The accountant then asked Don how much he would like to open the account with, knowing the minimum deposit was 20c in the Post Office. Don reached into his back pocket and said, ‘’Oh, I thought $1 would be plenty”.
I often laughingly retell this story saying, “Do you know they then whisked away the silver tea service and food replacing it with enamel mugs and cabin bread.”
We spent every cent we had on solicitors fees then relied on Don’s part-time projectionist’s wages for school fees, food and petrol. My spasmodic income seemed to get eaten up on motorbike repairs and the occasional doctor’s bill leaving nothing for clothing. So I, like many others, learnt to fix things and make do. Eat it up, wear it out, make it do or do without.
If I had to work a midnight to 6am shift I would take some old secondhand overalls to work and at 5.55am I could be seen dashing across the paddocks to press the button for a 6am start to milking.
With all this frugality involving hand me downs and re-made clothing I learnt to love op shops and it wasn’t only for humans. I would buy shrunken woollen jerseys for $1/bag, come home and the kids would help me hand stitch them onto an opened out washed potato sack. Strips of grandma’s pantyhose were used for ties under the neck of calves and used underpants’ elastic tied under the tail making cosy covers for our Jerseys.
Don could be seen topping paddocks with the old David Brown tractor and sickle bar mower dressed in white shirt and grey serge trousers which I had sometimes mistakenly left too long in the agitator washing machine resulting in them shrinking halfway up his legs to look like plus fours.
But one day in pursuit of calf-cover liners I discovered I could buy a secondhand navy serge suit at the Sallies’ for $2. The coat went to a worthy recipient and Don now had trousers with lots of roomy pockets.
Every fortnight when I went to town I was instructed to check out the op shop and get in a good supply of trousers before the winter. I managed to get three pairs of trousers once, washed and ironed them (as you did in those days) and on the first wearing Don complained about something hard in the tiny front fob pocket. With my small hands I got two fingers in and withdrew a carefully folded $10 note.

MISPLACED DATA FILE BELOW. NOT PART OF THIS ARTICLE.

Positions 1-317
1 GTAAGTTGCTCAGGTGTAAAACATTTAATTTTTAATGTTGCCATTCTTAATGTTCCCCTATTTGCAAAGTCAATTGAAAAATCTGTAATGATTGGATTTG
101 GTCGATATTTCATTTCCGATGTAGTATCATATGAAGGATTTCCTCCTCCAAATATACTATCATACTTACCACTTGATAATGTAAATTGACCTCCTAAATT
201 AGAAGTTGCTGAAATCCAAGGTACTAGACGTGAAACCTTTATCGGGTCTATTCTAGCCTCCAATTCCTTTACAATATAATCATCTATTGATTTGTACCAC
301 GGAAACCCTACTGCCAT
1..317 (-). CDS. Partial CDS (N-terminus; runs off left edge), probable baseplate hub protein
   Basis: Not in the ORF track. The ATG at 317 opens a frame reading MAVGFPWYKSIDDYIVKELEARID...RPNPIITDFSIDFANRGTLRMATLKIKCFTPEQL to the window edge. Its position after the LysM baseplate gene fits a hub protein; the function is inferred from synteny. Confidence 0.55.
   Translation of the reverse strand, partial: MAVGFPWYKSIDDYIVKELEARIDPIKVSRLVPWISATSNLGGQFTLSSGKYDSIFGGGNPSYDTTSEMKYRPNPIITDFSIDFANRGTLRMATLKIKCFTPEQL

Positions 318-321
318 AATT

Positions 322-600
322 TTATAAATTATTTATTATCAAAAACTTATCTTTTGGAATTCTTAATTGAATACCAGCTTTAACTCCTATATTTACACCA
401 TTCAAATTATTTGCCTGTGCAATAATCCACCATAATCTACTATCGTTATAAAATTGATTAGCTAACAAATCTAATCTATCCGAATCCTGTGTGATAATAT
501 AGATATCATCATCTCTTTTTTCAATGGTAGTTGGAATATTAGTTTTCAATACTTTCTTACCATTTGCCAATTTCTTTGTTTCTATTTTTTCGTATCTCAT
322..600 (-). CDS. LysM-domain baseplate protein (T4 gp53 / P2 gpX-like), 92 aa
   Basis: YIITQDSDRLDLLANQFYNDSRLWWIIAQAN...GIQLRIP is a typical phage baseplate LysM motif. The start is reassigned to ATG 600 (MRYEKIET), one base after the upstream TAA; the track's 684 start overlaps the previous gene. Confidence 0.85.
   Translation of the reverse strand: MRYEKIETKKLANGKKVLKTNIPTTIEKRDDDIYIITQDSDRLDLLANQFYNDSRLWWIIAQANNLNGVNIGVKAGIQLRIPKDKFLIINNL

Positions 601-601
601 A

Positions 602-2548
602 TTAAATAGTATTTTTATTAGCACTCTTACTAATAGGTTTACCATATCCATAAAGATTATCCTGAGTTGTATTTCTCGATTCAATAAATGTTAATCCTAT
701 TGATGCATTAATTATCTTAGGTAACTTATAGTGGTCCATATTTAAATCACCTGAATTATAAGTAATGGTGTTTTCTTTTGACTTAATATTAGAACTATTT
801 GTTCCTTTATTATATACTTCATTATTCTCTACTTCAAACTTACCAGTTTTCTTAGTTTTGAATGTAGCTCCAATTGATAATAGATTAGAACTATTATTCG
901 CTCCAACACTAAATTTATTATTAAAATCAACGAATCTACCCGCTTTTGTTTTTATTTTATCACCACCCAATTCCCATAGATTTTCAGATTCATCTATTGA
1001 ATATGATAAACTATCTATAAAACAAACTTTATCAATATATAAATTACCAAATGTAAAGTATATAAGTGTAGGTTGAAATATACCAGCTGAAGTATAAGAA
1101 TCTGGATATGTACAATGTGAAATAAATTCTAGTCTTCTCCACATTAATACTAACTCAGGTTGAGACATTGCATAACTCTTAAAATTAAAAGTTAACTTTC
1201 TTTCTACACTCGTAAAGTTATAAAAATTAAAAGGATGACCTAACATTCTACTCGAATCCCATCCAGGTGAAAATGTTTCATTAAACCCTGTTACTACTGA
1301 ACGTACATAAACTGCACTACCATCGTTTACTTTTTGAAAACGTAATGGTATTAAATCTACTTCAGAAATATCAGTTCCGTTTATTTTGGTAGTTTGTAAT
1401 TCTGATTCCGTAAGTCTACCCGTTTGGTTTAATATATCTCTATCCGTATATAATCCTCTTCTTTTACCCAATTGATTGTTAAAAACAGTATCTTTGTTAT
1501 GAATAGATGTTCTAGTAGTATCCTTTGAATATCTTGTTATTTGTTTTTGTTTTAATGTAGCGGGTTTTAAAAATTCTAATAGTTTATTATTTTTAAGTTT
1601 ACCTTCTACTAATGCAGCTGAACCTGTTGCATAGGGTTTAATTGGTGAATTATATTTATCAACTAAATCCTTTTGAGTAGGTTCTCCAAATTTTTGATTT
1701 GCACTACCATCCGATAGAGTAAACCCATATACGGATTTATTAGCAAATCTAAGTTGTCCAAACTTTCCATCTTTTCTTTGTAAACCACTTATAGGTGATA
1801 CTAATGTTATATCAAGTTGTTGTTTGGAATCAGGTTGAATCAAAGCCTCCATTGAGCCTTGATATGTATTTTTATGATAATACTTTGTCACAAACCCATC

“Give it here, they’re my pants,’’said Don.
“No I bought them and I found the money,” I argued.
We decided to donate it back to the op shop.
These days there is no stigma about op shopping, rather the opposite. I admired a smart skirt on a retired female dairy farmer and she proudly announced she had got it from a hospice shop, pronouncing she was the op shop queen.
Old habits die hard and whenever I’m away on holiday I check out the charity shops for jewellery. While in Darwin, in Australia’s Northern Territory, I bought two necklaces and a bracelet. The latter was studded with small diamond-like stones and looked as if it was set in silver. I gave it to a granddaughter explaining I didn’t know if it was valuable or not but to revel in the fact that she may have an expensive piece of jewellery.
One day when she’s at university, has exhausted 20 different ways of cooking instant noodles and is really, really broke she can get it valued. Meanwhile anticipation is half the enjoyment.
In the school holidays three granddaughters asked if they could come and stay and go op shopping. I didn’t need any encouragement, just stamina.
Opotiki was our first destination for this small rural town boasts a trail of 10 vintage and bargain- hunter’s thrift stores advertised as Absolutely Fabulous Opo’tunity Shops. It took us two days to cover them all.
I didn’t need calf covers or woollen trousers so headed for the jewellery section where I found an antique necklace in a $2 bin. I also found some muscles in my back and legs I’d forgotten existed.
I do love the names of op shops; St Vincent de Paul, Vinnies Boutique, Salvation Army (referred to as Sallies), Recycled Labels, Retro, Second Chance and Aladdins.
But my favourite name is The Knox Presbyterian Church shop called Opportunity Knocks (Knox).